Month: June 2004

The Cellars 

Sometimes you wonder how restaurants stay open. Granted, it was a Wednesday evening and we arrived about 6:30 p.m., slightly late for the regimented elderly eaters and slightly early for the late-night fine dining wine crowd. Perhaps we were between rushes? A fairly large open room greeted us, completely empty. A waitress and a chef seemed to be the only employees, plenty to handle our crowd of two. During the course of our evening we were the only customers except for a lone eater at the outside tables. Despite the lack of customers, we were determined to have a wonderful meal, and we did.

The Cellars is attached to City Market, an open walkway leads one to the gourmet grocery store adding to the anticipation of exotic flavors and wonderful aromas. Local artists adorn the walls and the tablecloths and silverware set the stage for a gourmet meal. The wine list—as long as the dining menu—was a wonderful assortment of wines including an interesting assortment of regional vintages, all available by the bottle or glass.

We started with the peppered calamari, which was tasty with its delicious dipping sauce unlike any we’ve had in Boise. We would have preferred the calamari to be crispier but it was good nonetheless. The appetizer menu contained many more delicious sounding dishes including satays, which we plan to taste on another visit. The dinner menu contained five entrees: olive chicken, salmon, pork chops, halibut and peppercorn ribeye, all prepared with vegetables and beautiful seasonings decorating the plates.

While my dinner companion selected the salmon, I decided on an option at the bottom of the menu. Diners can select a cut of steak from the gourmet butcher counter next door at City Market and for a $12.95 cooking fee, the restaurant will cook it to your satisfaction. I selected an aged ribeye from the counter (paid for in the grocery store). The store has a selection of steak cuts aged on-site for 21 days, a process that breaks down the cells of the meat making for a tender, more flavorful steak.

I was not disappointed with my decision. The entrées were served promptly with exquisite service, and to our desired temperature. Mashed potatoes graced my plate while a sweet potato/mashed potato mix was served with the salmon. These were huge piles perfect for us spud lovers. Too full for desert, we passed on the sweets. A stroll through the grocery store to aid digestion was just what the doctor ordered. Although we weren’t hungry (not a bad thing in a grocery store), we started thinking about the next flavorful thing we could ingest. Perhaps they might still be serving deserts in the restaurant?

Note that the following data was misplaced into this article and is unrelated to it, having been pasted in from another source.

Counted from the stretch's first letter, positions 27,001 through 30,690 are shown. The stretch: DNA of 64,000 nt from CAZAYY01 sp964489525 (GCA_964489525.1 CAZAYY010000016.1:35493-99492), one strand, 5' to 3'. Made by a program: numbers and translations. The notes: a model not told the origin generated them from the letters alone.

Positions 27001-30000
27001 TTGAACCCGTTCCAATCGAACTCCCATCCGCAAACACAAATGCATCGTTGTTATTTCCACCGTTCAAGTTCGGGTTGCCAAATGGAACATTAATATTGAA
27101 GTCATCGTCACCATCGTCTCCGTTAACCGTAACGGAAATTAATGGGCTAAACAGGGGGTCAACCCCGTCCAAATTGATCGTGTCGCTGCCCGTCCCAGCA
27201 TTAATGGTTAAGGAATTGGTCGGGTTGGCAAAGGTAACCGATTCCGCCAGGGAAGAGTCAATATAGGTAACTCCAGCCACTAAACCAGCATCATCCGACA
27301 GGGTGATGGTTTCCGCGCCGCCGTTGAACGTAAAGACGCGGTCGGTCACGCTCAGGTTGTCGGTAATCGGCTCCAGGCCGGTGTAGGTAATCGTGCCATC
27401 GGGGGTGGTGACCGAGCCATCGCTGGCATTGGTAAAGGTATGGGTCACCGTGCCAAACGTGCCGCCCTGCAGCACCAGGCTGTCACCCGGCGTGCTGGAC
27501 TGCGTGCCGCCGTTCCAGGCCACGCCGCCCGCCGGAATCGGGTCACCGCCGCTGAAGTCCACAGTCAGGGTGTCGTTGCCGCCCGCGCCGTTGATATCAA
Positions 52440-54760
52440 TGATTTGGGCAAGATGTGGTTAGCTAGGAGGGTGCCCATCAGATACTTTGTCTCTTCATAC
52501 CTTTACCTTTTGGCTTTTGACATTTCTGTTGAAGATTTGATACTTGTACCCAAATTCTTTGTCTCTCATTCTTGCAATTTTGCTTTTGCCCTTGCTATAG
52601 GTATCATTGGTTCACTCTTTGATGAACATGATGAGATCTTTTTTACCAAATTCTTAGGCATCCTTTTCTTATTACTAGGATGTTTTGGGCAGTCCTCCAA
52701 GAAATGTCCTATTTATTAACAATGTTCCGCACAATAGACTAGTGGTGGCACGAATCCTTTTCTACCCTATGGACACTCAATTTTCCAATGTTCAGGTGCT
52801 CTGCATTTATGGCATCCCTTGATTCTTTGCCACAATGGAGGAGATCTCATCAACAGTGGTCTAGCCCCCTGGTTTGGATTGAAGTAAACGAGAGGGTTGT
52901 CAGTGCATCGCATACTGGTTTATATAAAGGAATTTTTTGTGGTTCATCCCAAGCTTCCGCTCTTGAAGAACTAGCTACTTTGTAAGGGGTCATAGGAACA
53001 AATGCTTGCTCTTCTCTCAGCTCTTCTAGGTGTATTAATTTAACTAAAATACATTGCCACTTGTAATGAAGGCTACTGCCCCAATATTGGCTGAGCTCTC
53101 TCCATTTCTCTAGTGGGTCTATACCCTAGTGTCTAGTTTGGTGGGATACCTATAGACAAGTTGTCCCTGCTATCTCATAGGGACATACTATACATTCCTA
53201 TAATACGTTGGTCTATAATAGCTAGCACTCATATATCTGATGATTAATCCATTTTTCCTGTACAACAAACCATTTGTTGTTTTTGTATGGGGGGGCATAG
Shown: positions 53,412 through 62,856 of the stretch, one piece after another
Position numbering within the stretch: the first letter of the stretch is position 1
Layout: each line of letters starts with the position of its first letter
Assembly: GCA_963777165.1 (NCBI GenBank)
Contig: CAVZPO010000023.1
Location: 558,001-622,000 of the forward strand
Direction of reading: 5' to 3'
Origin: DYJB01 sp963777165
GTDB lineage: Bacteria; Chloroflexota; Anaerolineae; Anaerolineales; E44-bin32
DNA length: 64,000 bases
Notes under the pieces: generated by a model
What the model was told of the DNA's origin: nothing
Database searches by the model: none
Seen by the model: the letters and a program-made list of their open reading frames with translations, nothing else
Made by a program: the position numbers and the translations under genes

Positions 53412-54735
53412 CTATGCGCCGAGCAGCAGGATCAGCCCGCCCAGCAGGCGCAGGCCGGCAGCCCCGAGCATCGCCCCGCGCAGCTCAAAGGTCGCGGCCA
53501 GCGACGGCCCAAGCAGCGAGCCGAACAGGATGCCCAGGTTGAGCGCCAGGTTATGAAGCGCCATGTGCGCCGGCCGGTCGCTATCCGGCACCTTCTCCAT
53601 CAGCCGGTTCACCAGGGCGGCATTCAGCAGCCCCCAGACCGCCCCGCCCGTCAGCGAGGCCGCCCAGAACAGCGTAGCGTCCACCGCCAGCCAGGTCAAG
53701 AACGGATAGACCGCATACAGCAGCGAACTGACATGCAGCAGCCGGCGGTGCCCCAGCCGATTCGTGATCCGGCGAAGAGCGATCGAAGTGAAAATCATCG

—Bingo Barnes has a ticklish palate.



I don’t remember this many eulogies for Nixon when he died. While Ronald Reagan was a great leader I am already a little oversaturated with reviewing his life, his legacy, his accomplishments, and his friends and family talking about it all. Although I never voted for the guy it wasn’t because I didn’t like him. I wasn’t old enough to vote until Daddy Bush ran for president. We never discussed politics at home but I always assumed we were a Republican household growing up. The guy certainly had charisma. Hey Ron, thanks for your hard work and getting rid of the “evil empire.” Frankly, I was way more scared about burning up in a global nuclear holocaust than worrying about a terrorist or two that might blow up a train. At least the commies didn’t do anything to force my own government to take away my civil liberties.

Even after death he still knows how to work the crowd. We can look forward to the Republican National Convention being one big love fest for the Gipper. Jelly beans will make a comeback. They’re already talking about replacing Hamilton on the ten dollar bill with Reagan. He overshadowed everyone and will for the next six months. Can you even remember who Reagan ran against in 1984?

When you know someone is going to win and running against them is just an exercise in futility, why waste the money? Why go to the trouble? The Idaho Democratic Party missed the deadline to file a candidate to oppose incumbent Senator Mike Crapo. It is the first time that the Democratic Party in Idaho has failed to put up an opposition candidate. They may be right.

Some think it is futile to fight against the Republicans in this state. Andy Hedden-Nicely told me the other day that all Democrats should quit the Democratic Party and join the Republicans. If you can’t beat ’em, join ’em. It makes sense. After all, a Democrat in Idaho is like a Republican in California. By joining the Republican Party the Democrats could stop worrying about the poor, the hungry, regressive taxes, crappy education and all the little minority issues. No more fighting for women’s rights or gay marriage. Think of the weight that could be taken off their shoulders. They’d get to attend all those closed door caucus meetings, determine which forest to open up for logging, figure out how to look out for themselves when it comes to taxes and education. Think of the money we’d save. Free anti-depressants for everyone. We could all be happy again.

Piazza Di Vino